Walking up into the Pueblo’s and the connection to the Desert Trail

The day started with our continuation of the Denio Canyon alternate, we worked our way up a steep drainage that was pretty brushy for the first mile, after that the brush eased and the canyon steepened a bit. About 2/3 of the way up I saw a skull in the grass for some reason it looked different and when I moved it it turned out to be a huge ram skull. We all paused and admired it, took some photos and the one if the horns came off the skull and the smell sent me dry heaving beyond belief. For the next 2 minutes I gagged, heaved and dealt with abdominal pains as my body had a vile reaction the smell of rotting animal.

A large rams skull found along our way

After that we climbed and passed some historic junk on the way, aka old mining shacks. The mine was an Opal Mine, Oregon had small gold rush in the late 1800’s but it has always been semi precious rocs and gems that the state has been known for. Our Obsidian was a highly sought after and traded stone by the first nations and has been found all over the western states.

We walked the old mine road for a ways passing by some early homesteads and ranches form the settlers. We had to leave the road and gp cross country to connect to an other road, as we dropped down we found ourselves in a gulley with delicious fresh water. We all took break, drinking the cold clear water, taking a few minutes to rinse out our socks form the dirt and dust and eat a snack before we had to push on. The sky stayed cloudy but the temps felt OK.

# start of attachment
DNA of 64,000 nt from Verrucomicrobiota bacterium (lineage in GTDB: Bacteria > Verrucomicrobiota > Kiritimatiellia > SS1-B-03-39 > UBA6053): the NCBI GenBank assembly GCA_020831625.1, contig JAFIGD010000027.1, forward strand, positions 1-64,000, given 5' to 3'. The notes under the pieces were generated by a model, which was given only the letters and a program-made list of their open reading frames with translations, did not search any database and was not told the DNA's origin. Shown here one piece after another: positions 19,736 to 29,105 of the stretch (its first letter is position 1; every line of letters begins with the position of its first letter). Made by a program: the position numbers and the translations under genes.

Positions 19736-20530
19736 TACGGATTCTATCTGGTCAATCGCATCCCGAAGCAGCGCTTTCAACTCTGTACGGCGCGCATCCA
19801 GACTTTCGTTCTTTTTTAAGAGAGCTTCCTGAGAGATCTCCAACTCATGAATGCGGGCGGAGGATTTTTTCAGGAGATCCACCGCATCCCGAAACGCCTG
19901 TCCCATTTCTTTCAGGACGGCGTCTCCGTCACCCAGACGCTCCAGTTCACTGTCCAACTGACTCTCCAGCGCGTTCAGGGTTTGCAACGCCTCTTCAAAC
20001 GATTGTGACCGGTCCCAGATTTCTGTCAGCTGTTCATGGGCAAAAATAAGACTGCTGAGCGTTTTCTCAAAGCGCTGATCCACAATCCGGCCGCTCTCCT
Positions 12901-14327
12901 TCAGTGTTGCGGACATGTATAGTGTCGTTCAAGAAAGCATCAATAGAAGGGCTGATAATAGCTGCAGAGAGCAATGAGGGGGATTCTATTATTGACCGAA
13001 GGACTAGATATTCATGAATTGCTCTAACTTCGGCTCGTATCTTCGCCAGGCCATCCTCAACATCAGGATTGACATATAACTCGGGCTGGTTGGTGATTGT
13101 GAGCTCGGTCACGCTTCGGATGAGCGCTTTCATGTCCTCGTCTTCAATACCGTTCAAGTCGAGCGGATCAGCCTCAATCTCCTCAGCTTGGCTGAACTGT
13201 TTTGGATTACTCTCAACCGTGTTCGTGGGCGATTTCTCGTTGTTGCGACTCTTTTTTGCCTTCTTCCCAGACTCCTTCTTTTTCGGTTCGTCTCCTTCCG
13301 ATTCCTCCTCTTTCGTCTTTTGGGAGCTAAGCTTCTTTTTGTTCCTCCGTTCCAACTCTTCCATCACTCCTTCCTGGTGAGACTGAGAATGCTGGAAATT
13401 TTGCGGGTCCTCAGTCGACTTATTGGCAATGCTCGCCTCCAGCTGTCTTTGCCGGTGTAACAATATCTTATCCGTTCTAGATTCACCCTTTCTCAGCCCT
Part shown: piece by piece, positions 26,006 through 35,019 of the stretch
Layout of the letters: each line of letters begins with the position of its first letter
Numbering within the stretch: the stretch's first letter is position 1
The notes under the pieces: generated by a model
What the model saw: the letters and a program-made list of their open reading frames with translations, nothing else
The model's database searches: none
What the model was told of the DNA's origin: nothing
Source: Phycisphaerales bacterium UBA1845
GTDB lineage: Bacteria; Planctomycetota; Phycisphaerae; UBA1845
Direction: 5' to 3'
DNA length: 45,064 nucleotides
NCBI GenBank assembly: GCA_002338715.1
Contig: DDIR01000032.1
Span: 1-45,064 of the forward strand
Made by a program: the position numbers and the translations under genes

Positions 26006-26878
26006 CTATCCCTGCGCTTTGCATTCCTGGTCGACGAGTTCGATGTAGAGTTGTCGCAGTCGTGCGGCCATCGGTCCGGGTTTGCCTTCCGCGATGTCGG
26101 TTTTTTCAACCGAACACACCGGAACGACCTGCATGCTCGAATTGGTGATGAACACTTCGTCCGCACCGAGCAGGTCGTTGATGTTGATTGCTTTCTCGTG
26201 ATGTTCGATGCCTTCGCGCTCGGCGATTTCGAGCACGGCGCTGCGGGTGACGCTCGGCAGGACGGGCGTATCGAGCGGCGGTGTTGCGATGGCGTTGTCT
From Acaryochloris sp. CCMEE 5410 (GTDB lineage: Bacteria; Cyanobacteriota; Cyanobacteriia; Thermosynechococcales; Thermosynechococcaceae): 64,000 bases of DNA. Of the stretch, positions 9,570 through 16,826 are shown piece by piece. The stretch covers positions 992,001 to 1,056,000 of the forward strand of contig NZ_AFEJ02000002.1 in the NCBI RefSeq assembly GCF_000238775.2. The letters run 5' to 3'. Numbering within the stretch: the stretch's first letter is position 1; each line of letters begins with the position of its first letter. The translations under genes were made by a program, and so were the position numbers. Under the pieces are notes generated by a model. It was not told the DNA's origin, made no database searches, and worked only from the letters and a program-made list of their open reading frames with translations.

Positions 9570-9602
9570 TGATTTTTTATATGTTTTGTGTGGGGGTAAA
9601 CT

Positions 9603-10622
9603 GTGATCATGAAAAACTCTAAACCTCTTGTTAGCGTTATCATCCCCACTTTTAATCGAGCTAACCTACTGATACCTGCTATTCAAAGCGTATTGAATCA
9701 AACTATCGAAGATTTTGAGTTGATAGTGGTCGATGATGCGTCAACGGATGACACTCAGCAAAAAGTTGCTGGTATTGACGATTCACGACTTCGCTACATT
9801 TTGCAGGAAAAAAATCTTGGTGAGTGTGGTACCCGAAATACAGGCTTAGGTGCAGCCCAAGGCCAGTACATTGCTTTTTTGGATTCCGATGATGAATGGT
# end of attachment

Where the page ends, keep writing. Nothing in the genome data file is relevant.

Open ourselves up to nature’s embrace and knowledge

We walked one last road and then the trail took us cross country. It was in this area that the ODT and the original Desert Trail overlap. For the Next seven to ten miles we saw that we would follow a series of cairns originally constructed for the desert trail. We climbed along a rocky area, and caught the glimpse of our first Carin form there were followed them up to saddle. At the top of the saddle we got our first glimpse of the Pueblos a wonderful mountain range that ends at the Alford Desert and the dry lake bed.

We followed the cairns for a few miles traversing the mountains and all of us lost in conversation, then I had that feeling of something here doesn’t feel right, I pulled dup the GPS and soon discovered we had missed a descent and were once again “misplaced”. We consulted our top maps and decided to make our way down to where the trail was supposed to meet an old dirt road. The next couple of miles were gnarly, dense brush, 60 degree slopes of loose scree and sage that wanted to cut us open with each step. We dropped into a a small drainage and there we discovered a mountain spring, the water was cold and clear and each of us drank freely from it. There is nothing like the tase of fresh cold mountain water free of chemicals and even more so after the water we have been drinking. With bellies full of water we headed down and found the road.

Chug a lug lug, the fresh spring water tasted like heaven after weeks of cow Pooh